I can’t reason out falling in Love with Jesus. I can’t lay out enough evidence for why I should fall in Love with the Most Holy. I love Him, surely. But have I risked allowing that Love to consume me? To surrender my control and fall hopelessly into Love with Jesus?

When I fall in Love, there won’t be a logical reason for why I follow. I won’t be able to soundly prove why I will follow Him wherever He urges my heart to go. I won’t be able to argue my point for why I will obey His calling no matter what. My heart will be controlled by Love and nothing else. I will have lost control.

But He’s worth my whole heart.

He’s worth the surrender.

He can be trusted to lead and guide me into good and pleasing things.

My heart can be found completely safe within His calling.

Sometimes it feels safer to stay in the waiting room. 

We get into a comfortable place of waiting on a promise – interceding for the breakthrough. We know that we’re kept safe in the waiting room and at the right moment, the promise will come. So we gather in words and visions and promises for what might be on the other side of the waiting room. We develop expectancy. We foster unbreakable hope in the waiting room.

This is all well and good. It’s what we’re supposed to do in that season.

But how will we respond when Love calls our name? 

When He begs us out of the waiting room and into the promise? 

We must risk to believe.

We must risk to let Love lead.

We must risk to follow His calling – that He will keep us safe.

Sometimes, we are no longer called to guard our own hearts. Sometimes, when Love calls, He promises to be the One that guards our hearts instead. Sometimes, we’re supposed to open it up to whole-heartedly believing the fulfillment has arrived.

At the right time, we’re called to step out of the boat. And to maintain focus on the One who called us out of what felt so safe and comfortable. And into the risk.

The Story of A Hopeless Heart

Hope is one of the most risky things we’re asked to hold on to as Christians. 

That might sound like a bold statement.

But hope is often met by pain and disappointment and it is one of the biggest risk we are asked to consistently take.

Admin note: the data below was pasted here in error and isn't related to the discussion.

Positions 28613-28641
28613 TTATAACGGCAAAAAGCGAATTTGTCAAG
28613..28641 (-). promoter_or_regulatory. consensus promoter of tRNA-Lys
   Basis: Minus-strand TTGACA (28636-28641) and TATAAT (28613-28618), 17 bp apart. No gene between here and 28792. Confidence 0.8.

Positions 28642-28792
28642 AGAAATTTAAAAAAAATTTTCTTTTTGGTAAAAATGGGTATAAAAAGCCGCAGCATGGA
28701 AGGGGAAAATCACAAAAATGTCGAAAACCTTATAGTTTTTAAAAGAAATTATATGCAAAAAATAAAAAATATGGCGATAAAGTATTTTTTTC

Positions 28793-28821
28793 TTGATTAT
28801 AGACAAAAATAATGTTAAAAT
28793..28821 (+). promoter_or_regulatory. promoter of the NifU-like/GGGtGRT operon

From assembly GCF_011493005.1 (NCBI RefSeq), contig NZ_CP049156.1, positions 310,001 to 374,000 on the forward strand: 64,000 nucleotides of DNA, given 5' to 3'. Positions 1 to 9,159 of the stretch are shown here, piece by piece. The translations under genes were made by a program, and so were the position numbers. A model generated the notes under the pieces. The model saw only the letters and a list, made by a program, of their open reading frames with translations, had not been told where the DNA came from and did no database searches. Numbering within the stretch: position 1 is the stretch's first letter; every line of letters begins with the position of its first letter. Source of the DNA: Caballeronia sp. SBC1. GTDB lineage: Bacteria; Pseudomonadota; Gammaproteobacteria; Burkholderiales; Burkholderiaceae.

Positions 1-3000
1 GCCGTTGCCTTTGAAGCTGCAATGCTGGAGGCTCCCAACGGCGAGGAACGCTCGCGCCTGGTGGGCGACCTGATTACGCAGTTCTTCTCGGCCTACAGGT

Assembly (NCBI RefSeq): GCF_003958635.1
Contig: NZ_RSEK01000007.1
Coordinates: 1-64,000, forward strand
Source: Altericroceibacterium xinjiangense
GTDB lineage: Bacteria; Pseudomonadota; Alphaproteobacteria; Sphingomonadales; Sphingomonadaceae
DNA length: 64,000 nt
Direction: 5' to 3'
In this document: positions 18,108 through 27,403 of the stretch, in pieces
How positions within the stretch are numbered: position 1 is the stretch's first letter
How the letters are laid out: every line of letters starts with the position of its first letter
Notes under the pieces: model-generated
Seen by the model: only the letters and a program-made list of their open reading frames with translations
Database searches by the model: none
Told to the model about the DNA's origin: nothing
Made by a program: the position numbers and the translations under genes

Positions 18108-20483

So why hope? Why is the Bible filled with both faith and hope; two necessary factors in walking with Jesus? Why must we choose hope time and time again?

My heart has been sick since January. Somewhere in the process, I let go of hope. I stopped believing for the best. I numbed myself to dreaming.

The pain that came from having expectations and hoping only to see them shattered or unmet was too much. And so I retreated back to my own personal limits; my own well-kept yard of not-risking. And my heart began to wither. I let go of dreams, desires, expectations… and the vibrant life in my heart began to dull. I couldn’t feel God. I couldn’t hear Him clearly. I felt abandon, dry… like I would die of hunger for Him. I  became cynical. Practical. I hated love. Didn’t believe in it.

I was physically ill most weekends from February – March; my heart often anxious and unrest in the midst of this.

Hope was too risky. And keeping my heart safe within its walls was surely the way to keep it unharmed. Right?

But God.

God, concerned for the health of my heart, pressed on it, ever-so consistently. I felt everything I didn’t want to feel as He begged my heart to hope again.

Cynical.

I filled my world with busy-ness and activities. I ran myself weak.

He continued to press.

“Why love? Why hope for the impossible best? Why hold on to dreams that are so far out of reach?” my heart fought back to Him.

But God.

Around three weeks ago, He found me at my breaking point, weary, anxious, desperate. And He crawled into the narrow gaps I had left open for Him.

He breathed, “Faith sees, and hope FEELS. And my precious one, when you choose to not hope, you choose to not feel. When you choose to not hope that there is the best in store for you, your heart becomes sick. Hope deferred makes the heart sick, my love. Choose hope. Believe the best. Believe I’m that good.” 

And I gasped for air. Alive. My heart began pumping again.

Undone by my sudden light-ness, I became aware of the necessity of hope.

Regardless of the circumstances, regardless of how many times I had been disappointed, regardless of the impossibilities that stood before me or the lack of visible breakthrough, I had to decide to choose hope. 

Hope was better than the outcome. Hope was the thing keeping my heart alive.

So, friends, while hope seems risky, don’t cut it off because you don’t see the breakthrough in the timing you imagined.

God is a God of “And suddenly.” In moments, He changes the course of events. In minutes, He brings the fulfillment. In seconds, He arrives in a better way than you ever thought possible.

Saul became Paul in an instant.

Lazarus was raised from the dead in a single moment.

It only took 3 DAYS for the sins of EVERYONE IN THE WORLD (past, present and future) to be paid for for eternity! 3 Days! 3 Days is not a long time, friends. In 3 days, Jesus was crucified and rose again and EVERYTHING CHANGED. 3 Days!

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Hope paves the way for your breakthrough. You must develop a lifestyle of unbreakable hope in your life. 

Hope that is not swayed by situations or circumstances. But hope that is founded on the truth and goodness of The Most Holy One.